May 29, 2015
There are only 7 days remaining to achieve a deal, according to the Euro Working Group, otherwise we are back to the old memorandum. The Greek representative Giorgos Houliarakis was advised that unless Athens can reach an agreement with the institutions in the next few days there may not be enough time for eurozone parliaments to approve a deal before the end of June and ensure there is a disbursement, according to Kathimerini.
The Greek side does hope to get a deal done by Sunday, though the Brussels Group says that there is still some way to go. Euclid Tsakalotos admits that at the technical level there will never be total convergence though both sides were drawing closer together, and a final “trade-off” would have to take place between senior political figures, according to the Guardian.
Alexis Tsipras held a one-hour conference call with Angela Merkel and Francois Hollande yesterday. The exact content of the conversation remained unclear but Kathimerini writes that Tsipras might have asked Merkel and Hollande to make good on a pledge they made at an EU leaders’ summit in Riga last week to help overcome potential obstacles in the negotiations. The Wall Street Journal quotes a Greek government official saying that the Greek prime minister will have constant communications with other leaders to facilitate an agreement.
Athens made a fresh proposal regarding new value-added tax rates at Thursday’s meeting of the Brussels Group with the aim of increasing revenues this year by €850m, even though lenders are looking for a boost of €1.8bn. Sources told Kathimerini that the Greek government proposed a low rate of 6% to 6.5% for medicines, a medium rate of 10% to 11% for food, electricity and possibly tourism, and a top rate of 21% to 22% for all other goods and services. However, lenders are thought to favour just two rates and most items to be taxed at the top rate.
Yanis Varoufakis' statement that “there can be no commitment ad infinitum” in reference to the lower VAT rate on the islands, was interpreted by To Vima as meaning that there will be no changes in the summer season, at least until the 1st of September.
Talks are due to continue over the weekend, with the focus on this year’s fiscal gap, pension reforms and the liberalization of product markets.
To Potami and Pasok vowed to vote for any deal in parliament, if only there is one, according to this article and twitter.
The IMF confirmed Thursday that Athens had the right to ask for “bundled” repayments next month, according to the Washington Post. There are currently 4 payments due up to June 19. IMF spokesman William Murray said Greece has not requested such a bundling and added that the last country that did was Zambia three decades ago.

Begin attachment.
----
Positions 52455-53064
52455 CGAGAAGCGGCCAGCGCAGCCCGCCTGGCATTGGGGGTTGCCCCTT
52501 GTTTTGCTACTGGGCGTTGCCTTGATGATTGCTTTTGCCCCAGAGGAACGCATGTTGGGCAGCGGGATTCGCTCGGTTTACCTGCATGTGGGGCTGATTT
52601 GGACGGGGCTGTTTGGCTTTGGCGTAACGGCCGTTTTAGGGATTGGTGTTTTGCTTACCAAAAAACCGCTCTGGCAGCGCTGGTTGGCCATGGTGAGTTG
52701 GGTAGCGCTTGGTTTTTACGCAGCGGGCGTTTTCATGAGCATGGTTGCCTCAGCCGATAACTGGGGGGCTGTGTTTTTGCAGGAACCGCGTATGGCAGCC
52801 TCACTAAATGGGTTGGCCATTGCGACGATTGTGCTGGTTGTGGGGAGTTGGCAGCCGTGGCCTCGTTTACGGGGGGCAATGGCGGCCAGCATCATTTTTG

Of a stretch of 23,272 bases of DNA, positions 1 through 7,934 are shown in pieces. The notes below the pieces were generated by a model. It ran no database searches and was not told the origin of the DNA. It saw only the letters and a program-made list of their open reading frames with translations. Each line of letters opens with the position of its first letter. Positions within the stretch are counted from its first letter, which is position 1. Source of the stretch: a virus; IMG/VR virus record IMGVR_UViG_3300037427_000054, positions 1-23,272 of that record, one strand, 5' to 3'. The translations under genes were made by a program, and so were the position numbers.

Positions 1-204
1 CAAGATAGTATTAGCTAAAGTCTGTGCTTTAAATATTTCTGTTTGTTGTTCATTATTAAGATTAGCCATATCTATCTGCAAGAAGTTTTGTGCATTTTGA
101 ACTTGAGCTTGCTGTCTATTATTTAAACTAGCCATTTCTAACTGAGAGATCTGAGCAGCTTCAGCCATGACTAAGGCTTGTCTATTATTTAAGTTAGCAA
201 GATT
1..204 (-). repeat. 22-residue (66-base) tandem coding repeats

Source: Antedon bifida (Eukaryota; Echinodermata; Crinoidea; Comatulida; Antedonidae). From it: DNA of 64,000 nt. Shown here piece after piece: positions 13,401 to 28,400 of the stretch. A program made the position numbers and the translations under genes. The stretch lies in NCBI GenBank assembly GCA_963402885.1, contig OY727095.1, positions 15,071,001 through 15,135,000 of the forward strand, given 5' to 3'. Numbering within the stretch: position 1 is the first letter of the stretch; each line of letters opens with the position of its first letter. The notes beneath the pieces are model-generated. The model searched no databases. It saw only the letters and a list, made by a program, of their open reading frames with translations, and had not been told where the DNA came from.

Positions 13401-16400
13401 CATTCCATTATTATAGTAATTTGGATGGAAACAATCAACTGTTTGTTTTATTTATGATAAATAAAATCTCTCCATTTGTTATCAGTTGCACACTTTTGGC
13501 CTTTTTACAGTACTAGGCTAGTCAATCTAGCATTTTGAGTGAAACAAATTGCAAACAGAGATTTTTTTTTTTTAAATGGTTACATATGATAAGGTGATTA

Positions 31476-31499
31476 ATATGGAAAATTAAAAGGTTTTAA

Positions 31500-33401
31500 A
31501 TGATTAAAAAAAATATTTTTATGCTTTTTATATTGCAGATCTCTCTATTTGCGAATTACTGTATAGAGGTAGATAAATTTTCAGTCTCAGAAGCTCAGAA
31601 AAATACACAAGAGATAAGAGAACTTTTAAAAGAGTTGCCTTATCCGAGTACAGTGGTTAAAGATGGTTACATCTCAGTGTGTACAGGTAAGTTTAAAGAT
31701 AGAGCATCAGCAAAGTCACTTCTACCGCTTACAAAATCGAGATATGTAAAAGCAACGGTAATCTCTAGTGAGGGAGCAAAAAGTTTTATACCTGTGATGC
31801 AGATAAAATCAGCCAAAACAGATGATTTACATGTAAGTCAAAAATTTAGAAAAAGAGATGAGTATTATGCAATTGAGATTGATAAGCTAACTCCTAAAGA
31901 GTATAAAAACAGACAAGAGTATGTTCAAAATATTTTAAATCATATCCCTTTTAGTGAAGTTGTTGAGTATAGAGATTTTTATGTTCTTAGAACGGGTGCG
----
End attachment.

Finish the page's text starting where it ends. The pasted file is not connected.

Christine Lagarde gave an interview to the FAZ, and the headline of the corresponding article, “Lagarde does not rule out euro exit for Athens,” went viral in the internet, picked up by newspapers around the world. But reading through the article and the interview, we found nothing that warrants such a headline. All Lagarde said was that no one wishes Europeans a Grexit. She reiterated that the IMF does not want half-baked solutions, and that a comprehensive deal in the next days is highly unlikely, though there might be enough progress for the Europeans to proceed. If anything, the headline says something trivial everyone knows already, that one cannot exclude that accidents happen, but that was not the message Lagarde wanted to convey.
We have reports from Athens, meanwhile, that tax collection is descending into total chaos. Confusion and handling errors mean that only a few tax declarations have been handed in so far despite the end-of-June deadline. Kathimerini writes that 200,000 businesses are unable to file their declarations as the online platform for that transaction has not yet opened. There is also a strong possiblity that the system will crash once it is online. Accountants say it is impossible for more than 6 million statements to be submitted within one month, as the system cannot even handle 120,000 statements per day, let alone 200,000. Last year, tax payers were requested to file their declaration during the night, to ease pressure on the system. Meanwhile, tax revenues are showing a shortfall of €900m. Despite the muddle, Alternate Minister Nadia Valavani was against an extension of the June 30 deadline.
Today we also have stories on the new risk identified by the financial stability review; whether Ukraine has defaulted; the Spanish national accounts; which countries are lagging behind on banking union; and why France will not accept treaty change.